A closed corporation, soon after its formation, executed an assignment for the benefit of creditors. One of the large creditors objected to a preferred wage claim allowed by the assignee to a vice-president and director of the assignor, the officer who had in fact been instrumental in executing the assignment. The claim was for wages amounting to two hundred fifty dollars for alleged manual work for the assignor prior to the assignment and was granted by the assignee on the theory that preferential treatment was authorized by the New York debtor and creditor statutes. The applicable statute reads as follows: "The wages or salaries actually owing to the employees of the assignor or assignors at the time of the execution of the assignment for services rendered within three months prior to the execution of the assignment, not exceeding three hundred dollars to each employee, shall be preferred before any other debt . . . Held, the director and vice-president was not an "employee" within the meaning of the New York debtor and creditor law so as to warrant preference as a wage earner. In re Macton Textile Processing Co., Inc., (N.Y. Sup. Ct. 1947) 72 N.Y.S. (2d) 553.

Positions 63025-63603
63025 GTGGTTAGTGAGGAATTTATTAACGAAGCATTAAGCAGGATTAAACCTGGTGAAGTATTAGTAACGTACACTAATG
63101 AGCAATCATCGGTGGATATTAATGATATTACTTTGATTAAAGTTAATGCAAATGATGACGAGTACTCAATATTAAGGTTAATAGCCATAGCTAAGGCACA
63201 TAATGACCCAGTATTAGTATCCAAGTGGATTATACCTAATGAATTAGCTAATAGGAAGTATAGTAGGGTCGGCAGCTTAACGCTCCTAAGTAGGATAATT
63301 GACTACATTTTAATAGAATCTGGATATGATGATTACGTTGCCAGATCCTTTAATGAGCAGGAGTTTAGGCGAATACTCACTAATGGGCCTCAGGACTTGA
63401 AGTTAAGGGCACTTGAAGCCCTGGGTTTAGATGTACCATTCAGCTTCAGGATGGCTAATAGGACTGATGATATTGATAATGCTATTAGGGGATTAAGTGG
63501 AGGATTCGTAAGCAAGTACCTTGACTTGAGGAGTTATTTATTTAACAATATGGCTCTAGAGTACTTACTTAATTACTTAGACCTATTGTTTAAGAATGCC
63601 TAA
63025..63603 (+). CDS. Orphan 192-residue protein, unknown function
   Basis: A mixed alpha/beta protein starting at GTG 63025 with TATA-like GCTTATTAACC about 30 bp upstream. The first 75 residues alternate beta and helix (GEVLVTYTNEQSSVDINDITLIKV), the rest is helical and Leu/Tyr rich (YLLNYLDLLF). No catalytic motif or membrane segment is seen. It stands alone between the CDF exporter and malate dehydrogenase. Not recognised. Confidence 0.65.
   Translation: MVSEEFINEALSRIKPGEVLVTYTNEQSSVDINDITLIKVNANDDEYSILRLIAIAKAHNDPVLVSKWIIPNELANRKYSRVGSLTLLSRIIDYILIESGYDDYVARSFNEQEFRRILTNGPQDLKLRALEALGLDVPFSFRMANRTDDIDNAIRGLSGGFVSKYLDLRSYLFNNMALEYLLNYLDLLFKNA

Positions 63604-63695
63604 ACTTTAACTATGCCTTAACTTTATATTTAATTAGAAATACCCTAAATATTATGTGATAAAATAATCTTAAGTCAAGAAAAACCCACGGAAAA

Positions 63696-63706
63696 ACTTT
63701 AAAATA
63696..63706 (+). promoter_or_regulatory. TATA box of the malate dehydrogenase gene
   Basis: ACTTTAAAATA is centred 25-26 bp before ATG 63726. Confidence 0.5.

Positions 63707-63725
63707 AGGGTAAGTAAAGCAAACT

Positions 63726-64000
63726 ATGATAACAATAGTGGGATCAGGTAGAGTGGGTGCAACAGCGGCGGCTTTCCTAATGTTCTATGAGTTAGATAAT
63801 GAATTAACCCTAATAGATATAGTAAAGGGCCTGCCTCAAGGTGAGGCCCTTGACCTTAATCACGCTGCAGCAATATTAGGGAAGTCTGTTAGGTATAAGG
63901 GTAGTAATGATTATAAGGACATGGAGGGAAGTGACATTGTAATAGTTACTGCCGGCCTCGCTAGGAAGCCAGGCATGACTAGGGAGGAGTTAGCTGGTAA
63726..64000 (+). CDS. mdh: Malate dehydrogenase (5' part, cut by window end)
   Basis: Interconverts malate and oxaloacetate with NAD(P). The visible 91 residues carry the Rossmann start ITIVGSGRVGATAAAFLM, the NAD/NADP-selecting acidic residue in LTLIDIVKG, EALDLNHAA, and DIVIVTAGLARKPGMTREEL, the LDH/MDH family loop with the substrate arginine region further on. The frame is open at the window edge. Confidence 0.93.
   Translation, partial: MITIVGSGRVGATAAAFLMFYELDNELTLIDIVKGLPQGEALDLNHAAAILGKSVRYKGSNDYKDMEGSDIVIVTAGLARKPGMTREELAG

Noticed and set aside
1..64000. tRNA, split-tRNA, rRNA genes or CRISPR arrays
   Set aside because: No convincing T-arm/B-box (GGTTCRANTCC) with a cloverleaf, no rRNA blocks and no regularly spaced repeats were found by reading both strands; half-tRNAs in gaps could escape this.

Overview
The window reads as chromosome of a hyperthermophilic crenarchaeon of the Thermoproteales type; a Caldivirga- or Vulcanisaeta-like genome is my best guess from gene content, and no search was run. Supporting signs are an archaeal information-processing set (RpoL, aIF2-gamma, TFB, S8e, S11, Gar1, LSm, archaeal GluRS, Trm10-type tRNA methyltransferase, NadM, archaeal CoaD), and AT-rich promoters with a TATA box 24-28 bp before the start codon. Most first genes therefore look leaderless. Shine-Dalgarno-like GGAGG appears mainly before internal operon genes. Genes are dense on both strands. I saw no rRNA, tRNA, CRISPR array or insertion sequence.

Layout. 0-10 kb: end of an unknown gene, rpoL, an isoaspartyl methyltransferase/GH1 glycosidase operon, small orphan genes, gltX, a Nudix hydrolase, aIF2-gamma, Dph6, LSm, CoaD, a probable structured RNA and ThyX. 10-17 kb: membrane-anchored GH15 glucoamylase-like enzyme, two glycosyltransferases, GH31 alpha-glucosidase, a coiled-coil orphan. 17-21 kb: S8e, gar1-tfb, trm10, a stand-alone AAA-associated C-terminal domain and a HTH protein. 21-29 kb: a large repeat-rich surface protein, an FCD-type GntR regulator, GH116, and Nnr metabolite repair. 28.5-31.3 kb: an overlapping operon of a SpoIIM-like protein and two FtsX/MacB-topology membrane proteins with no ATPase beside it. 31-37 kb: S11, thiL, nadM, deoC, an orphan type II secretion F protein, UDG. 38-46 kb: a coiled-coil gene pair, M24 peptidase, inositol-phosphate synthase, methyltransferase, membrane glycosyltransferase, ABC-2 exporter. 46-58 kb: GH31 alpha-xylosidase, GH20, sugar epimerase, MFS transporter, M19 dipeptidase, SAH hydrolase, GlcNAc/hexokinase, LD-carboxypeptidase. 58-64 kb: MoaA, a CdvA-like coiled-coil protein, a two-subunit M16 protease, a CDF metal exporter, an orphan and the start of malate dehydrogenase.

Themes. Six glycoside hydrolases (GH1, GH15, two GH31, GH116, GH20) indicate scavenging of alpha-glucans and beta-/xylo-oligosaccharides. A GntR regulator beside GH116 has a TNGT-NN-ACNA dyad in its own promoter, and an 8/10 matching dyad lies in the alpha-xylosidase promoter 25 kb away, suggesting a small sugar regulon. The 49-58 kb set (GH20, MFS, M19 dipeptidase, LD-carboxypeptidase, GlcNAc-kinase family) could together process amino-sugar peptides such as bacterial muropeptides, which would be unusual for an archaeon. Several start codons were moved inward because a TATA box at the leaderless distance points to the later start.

E. C. Greenwood,
CORPORATIONS-INSOLVENCY-CORPORATE OFFICERS AS PREFERRED WAGE CLAIMANTS,
Mich. L. Rev.
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